There has been a lot of media coverage on the recent cyberattack on the Colonial pipeline in the US.
So, it’s understandable there will be a lot more attention on the release of the weekly EIA petroleum data tomorrow. Not just because it has an impact on crude prices, but also because it affects a wide range of stocks and potentially even the currency itself.
The media likes to speculate about all the potential geopolitical implications and spin up the danger posed. Therefore, it’s important not to get ahead of ourselves.
This is not the first time the pipeline has been shut down. In fact, as recently as 2016, the pipeline was shut for over 10 days due to a spill that needed repairing.
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Although that led to some disruptions and price increases at the pump in south-east USA, there was no major crash.
This time it’s different
Of course, in the aftermath of the pandemic, markets are a little more jittery. And there is potential for higher energy costs being a drag on an important economic area.
So, if we want to use the EIA inventories as a guide to see what’s going on in the crude market given the somewhat unique circumstances, here’s what to keep in mind.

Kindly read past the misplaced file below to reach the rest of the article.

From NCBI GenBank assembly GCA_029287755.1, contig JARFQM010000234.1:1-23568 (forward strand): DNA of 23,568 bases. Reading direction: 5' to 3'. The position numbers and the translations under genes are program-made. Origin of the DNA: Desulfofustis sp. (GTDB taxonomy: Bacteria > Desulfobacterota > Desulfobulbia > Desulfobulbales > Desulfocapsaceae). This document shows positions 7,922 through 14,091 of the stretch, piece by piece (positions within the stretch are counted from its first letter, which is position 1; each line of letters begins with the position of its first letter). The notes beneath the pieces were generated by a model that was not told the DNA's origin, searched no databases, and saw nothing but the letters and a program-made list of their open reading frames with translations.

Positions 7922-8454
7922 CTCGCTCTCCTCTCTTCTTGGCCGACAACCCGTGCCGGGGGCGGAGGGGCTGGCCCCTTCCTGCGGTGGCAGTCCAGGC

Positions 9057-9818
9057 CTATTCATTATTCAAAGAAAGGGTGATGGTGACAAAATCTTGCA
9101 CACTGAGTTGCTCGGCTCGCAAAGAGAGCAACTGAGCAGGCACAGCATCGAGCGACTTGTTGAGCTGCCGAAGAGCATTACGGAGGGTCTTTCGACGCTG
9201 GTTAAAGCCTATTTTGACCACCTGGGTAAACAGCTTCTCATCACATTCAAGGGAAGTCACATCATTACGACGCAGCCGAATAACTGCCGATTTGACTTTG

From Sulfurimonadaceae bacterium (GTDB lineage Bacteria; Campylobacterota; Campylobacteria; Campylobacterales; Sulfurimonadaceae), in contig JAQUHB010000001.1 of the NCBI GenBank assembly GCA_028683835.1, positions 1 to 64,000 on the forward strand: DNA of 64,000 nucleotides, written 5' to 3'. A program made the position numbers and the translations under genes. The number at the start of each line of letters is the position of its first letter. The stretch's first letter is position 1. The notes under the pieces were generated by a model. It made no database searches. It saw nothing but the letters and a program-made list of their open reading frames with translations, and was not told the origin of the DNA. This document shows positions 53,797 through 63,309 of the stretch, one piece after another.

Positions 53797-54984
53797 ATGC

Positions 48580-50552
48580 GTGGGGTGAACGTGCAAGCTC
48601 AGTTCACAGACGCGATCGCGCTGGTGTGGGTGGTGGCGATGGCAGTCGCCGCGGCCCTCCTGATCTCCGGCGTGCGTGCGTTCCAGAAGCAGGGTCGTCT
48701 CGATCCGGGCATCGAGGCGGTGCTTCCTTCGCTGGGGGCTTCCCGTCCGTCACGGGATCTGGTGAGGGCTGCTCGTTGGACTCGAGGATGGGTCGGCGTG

The issue with the pipeline is that it transports refined fuels from the Gulf to the East Coast. So, the problem isn’t how much crude is available, but how many refined products there are.
Particularly gasoline, diesel, and jet fuel (Delta Airlines has their main hub in Atlanta, Georgia, which is supplied by the pipeline).
Cutting through the numbers
We want to be paying attention to the gasoline inventories section of the report.
The US had, as of last week, enough gasoline to last 28 days. However, it’s not distributed evenly across the country. The East Coast has the bulk of blending components to make gasoline.
But, the bulk of finished gasoline is on the Gulf Coast. Jet fuel has a similar situation, with about a third on the East Coast. (One of the reasons for American Airlines already announcing they will be making refueling stops for their trans-Atlantic flights.)
Assuming Colonial doesn’t have their pipeline back up by then, traders are likely to be very interested in the net change in gasoline and Jet Fuel on the East Coast (PADD1 in the report).
A significant drop in those numbers, even if there is an overall increase in inventories, could set the markets back.
What we are looking for
Consumer demand for petroleum products has been on the rise since the start of March. So, it’s not surprising that the level in inventories has generally been sliding.
In fact, last week, we saw the largest drop in inventories since the middle of the pandemic.
While a drop in inventories generally tends to give a push to oil prices, in the current situation, it could also mean that demand has increased. this is because more of the economy has reopened.
Should the results tomorrow show another drop in supply, and the pipeline issue persists, we could see further upside for oil.